Project review: OTPOverRadius

Nathaniel McCallum npmccallum at
Fri Dec 14 22:34:38 EST 2012

On Fri, 2012-12-14 at 16:20 -0500, Dmitri Pal wrote:
> >> Secret should be optional in all cases because it is useful for debugging however every authentication via unprotected non RoUS channel should produce log messages.
> >> Strip_realm should be yes by default. It is more likely that people have flattened the namespace in some way. 
> > 1. There is no such thing as "no secret" only a "well-known, pre-defined
> > secret"
> I have implemented RADIUS servers in the past. Ability to send packets
> that you can read visually without any other tools is very important. If
> you always have to use tools to decompose the radius packet and see what
> actually was sent you significantly slow down development and testing. I
> was also shocked about the fact that secrets can be empty but then I
> have seen several cases when removing the secret and seeing what
> actually goes over the wire led to quick identification of root cause of
> the problem.

Can you point me to the proper section in the RFC on how to do this
properly? So far as I have read, User-Password MUST be hashed and that
hash requires the secret. Removing the secret is probably the same as an
empty secret (NULL == ""), which is the default we use. But the hash is
still performed. Which means you'd still need a dehashing tool.

tcpdump and wireshark are pretty trivial to use either with or without a
secret without much additional development lag... But again, I think
that refusing to send packets with a known secret over UDP/IP by default
is a Good Thing.

> > If we use DNS round-robin, then having a separate radius config adds
> > complexity just to save a little typing in a write-once config. I'm not
> > inclined to complicate the code for that reason.
> This is the assumption that needs to be reflected on the page.


> >> 2) It is unclear why ID is really needed.
> >>
> >> ||
> >>
> >> [{
> >>    "type": <string>,
> >>    "id": <string>,
> >>    "username": <string>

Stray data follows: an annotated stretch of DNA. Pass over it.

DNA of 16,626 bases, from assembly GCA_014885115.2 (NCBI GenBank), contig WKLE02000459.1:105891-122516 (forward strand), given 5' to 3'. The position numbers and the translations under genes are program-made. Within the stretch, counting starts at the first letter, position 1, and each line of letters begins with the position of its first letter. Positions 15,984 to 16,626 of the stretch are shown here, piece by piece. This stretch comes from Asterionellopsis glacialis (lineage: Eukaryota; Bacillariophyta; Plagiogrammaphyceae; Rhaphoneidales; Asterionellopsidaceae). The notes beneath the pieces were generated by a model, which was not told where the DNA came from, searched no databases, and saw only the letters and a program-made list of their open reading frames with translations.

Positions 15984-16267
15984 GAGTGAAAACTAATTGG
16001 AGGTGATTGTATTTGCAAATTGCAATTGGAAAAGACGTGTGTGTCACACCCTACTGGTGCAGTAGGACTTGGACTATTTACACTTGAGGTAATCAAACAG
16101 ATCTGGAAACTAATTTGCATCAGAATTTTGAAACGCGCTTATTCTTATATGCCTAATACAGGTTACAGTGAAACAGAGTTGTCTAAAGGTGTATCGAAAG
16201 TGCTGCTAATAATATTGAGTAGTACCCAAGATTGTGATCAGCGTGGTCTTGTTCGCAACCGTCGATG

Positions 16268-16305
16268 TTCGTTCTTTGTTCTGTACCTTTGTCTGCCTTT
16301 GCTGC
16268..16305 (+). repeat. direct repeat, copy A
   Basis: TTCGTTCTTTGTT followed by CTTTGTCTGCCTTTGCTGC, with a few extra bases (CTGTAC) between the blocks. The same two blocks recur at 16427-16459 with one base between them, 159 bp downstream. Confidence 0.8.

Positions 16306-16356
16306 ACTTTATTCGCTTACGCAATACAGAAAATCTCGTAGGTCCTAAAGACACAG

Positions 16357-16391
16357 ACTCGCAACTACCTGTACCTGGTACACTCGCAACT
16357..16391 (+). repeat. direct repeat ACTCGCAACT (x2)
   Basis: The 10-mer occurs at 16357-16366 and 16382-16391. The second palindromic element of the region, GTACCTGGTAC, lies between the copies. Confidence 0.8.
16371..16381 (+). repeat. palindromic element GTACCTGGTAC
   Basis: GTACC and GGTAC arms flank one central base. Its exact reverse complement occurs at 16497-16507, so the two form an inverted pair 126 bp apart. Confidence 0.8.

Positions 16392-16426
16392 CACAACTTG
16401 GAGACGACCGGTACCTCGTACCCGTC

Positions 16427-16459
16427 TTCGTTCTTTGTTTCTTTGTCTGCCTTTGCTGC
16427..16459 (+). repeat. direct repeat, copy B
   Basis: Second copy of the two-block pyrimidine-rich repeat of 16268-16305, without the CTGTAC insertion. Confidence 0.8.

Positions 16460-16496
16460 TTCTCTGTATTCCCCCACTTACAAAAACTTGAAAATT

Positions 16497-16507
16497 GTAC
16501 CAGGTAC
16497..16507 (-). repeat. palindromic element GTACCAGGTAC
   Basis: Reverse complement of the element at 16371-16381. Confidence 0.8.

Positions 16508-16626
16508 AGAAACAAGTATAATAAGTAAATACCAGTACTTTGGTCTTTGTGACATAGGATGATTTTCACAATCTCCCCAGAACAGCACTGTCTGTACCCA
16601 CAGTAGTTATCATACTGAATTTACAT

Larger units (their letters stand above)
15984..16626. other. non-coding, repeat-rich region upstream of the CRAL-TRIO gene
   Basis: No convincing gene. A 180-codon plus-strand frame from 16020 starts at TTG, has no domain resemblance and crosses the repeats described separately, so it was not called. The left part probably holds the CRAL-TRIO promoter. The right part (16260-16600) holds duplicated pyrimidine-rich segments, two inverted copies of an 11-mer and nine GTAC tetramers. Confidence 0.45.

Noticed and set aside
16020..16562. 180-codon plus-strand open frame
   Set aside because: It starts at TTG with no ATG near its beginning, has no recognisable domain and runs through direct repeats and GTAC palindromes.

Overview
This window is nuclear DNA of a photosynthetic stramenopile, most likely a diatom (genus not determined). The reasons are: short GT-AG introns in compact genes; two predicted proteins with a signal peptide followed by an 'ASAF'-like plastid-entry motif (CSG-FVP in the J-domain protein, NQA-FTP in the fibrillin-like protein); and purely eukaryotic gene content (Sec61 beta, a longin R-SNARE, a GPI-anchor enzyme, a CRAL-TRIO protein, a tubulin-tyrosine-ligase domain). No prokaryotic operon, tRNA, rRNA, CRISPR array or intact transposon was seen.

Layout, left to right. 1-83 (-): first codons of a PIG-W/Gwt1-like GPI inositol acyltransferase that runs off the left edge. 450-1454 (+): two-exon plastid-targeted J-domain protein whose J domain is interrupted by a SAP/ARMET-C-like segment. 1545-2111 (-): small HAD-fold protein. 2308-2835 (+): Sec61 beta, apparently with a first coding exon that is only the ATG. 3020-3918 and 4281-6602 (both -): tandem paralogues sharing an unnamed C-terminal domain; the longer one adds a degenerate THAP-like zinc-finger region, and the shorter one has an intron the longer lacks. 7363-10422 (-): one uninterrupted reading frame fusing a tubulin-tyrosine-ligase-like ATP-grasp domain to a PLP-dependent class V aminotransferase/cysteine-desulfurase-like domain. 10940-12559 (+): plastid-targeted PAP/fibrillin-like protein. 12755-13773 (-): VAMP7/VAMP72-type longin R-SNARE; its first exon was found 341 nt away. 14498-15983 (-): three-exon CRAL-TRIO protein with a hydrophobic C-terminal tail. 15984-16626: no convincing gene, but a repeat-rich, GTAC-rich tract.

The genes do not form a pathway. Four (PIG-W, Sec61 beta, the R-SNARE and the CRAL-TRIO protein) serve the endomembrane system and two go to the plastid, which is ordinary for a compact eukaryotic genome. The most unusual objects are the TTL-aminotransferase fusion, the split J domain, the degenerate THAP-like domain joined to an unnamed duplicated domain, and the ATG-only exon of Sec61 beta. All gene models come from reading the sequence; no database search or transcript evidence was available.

> >>  }, ...]
> >>
> >> The commens says "The *id* field identifies the unique id of the token and is sent in the PA-OTP-CHALLENGE." But it is really never used.
> > This exists for interoperability. Some clients may require this and the
> > admin should be able to just set a field.
> We can always add it later if someone asks.

At the cost of a 1 year release cycle and/or maintaining a fork for
internal deployment. My attempt to tackle this stuff now was to be

> >> I suspect that you expect the prompt to tell the user to a specific token but I am not sure that in practice it would ever be used.
> >> Even in the migration case when company tries to move from one OTP vendor to another it would be very cumbersome to populate this field in the KDC. 
> > Less cumbersome than having to create a patch, run their own build and
> > still have to populate the field in the KDC.
> >
> >> If we want to support migration in future we probably would have to allow more then one type per user and would try several token configurations for the user until one RADIUS server returns OK.
> >> I think you alluding to it in the following sentence : 
> >> "All matches will then be used as configuration for RADIUS validation, in the order they were specified in the *otp* user string, stopping after the first Access-Accept response is received."
> >> But it really requires a bit more clarity and explanation.
> >> At least JSON syntax seems to allow more then one type per user but it is not clear what would happen if multiple types are specified. 
> > How is that statement not clear? It eliminates the tokens that don't
> > match 
> Match how? What is compared to what?

The PA-OTP-REQUEST would be matched with the vendor, length, format,
algorithm and id fields, eliminating non-matches. Whatever tokens
remain, the RADIUS servers for these will be tried. I'm pretty sure that
this is strongly implied in the proposal and some basic knowledge of OTP


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